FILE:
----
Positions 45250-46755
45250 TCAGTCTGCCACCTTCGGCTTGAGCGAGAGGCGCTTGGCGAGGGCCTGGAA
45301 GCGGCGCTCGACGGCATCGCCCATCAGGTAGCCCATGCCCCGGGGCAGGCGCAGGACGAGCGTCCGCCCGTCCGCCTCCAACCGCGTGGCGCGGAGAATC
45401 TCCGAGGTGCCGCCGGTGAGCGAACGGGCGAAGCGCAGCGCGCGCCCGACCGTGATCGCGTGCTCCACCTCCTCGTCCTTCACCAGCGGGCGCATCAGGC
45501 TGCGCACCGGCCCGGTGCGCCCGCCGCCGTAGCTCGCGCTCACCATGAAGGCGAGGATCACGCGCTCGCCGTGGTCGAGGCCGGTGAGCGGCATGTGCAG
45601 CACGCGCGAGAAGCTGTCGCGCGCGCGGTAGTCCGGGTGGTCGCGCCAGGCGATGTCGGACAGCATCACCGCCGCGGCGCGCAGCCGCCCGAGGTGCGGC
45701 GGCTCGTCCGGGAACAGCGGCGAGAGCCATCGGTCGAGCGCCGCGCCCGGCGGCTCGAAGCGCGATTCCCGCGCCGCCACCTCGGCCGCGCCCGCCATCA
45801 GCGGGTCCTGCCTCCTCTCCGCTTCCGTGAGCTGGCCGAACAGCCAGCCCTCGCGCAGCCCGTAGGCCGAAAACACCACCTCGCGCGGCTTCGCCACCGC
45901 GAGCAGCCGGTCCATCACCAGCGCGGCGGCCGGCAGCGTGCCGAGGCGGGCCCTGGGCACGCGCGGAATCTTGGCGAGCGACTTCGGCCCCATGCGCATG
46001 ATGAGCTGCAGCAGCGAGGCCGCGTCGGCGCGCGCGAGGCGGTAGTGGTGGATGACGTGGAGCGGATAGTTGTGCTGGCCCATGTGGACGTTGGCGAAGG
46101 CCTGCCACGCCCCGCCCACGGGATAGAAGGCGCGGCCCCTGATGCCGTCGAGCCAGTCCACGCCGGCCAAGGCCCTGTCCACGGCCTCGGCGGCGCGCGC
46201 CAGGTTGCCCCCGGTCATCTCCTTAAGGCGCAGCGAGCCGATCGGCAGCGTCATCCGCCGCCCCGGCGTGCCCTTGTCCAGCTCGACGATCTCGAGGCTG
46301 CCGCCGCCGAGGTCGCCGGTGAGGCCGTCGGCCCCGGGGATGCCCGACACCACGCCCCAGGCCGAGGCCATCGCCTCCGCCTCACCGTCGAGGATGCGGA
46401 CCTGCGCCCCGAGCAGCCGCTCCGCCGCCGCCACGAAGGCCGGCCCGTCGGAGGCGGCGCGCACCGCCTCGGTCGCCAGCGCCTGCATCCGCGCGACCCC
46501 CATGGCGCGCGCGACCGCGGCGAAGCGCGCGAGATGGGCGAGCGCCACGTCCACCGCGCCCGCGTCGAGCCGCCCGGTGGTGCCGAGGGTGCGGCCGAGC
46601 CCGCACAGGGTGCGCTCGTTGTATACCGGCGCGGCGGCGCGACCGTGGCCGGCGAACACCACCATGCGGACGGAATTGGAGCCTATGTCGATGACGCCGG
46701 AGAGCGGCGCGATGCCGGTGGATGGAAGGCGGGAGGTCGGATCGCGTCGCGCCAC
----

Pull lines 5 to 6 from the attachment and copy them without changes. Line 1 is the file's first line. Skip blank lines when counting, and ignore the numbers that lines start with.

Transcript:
45501 TGCGCACCGGCCCGGTGCGCCCGCCGCCGTAGCTCGCGCTCACCATGAAGGCGAGGATCACGCGCTCGCCGTGGTCGAGGCCGGTGAGCGGCATGTGCAG
45601 CACGCGCGAGAAGCTGTCGCGCGCGCGGTAGTCCGGGTGGTCGCGCCAGGCGATGTCGGACAGCATCACCGCCGCGGCGCGCAGCCGCCCGAGGTGCGGC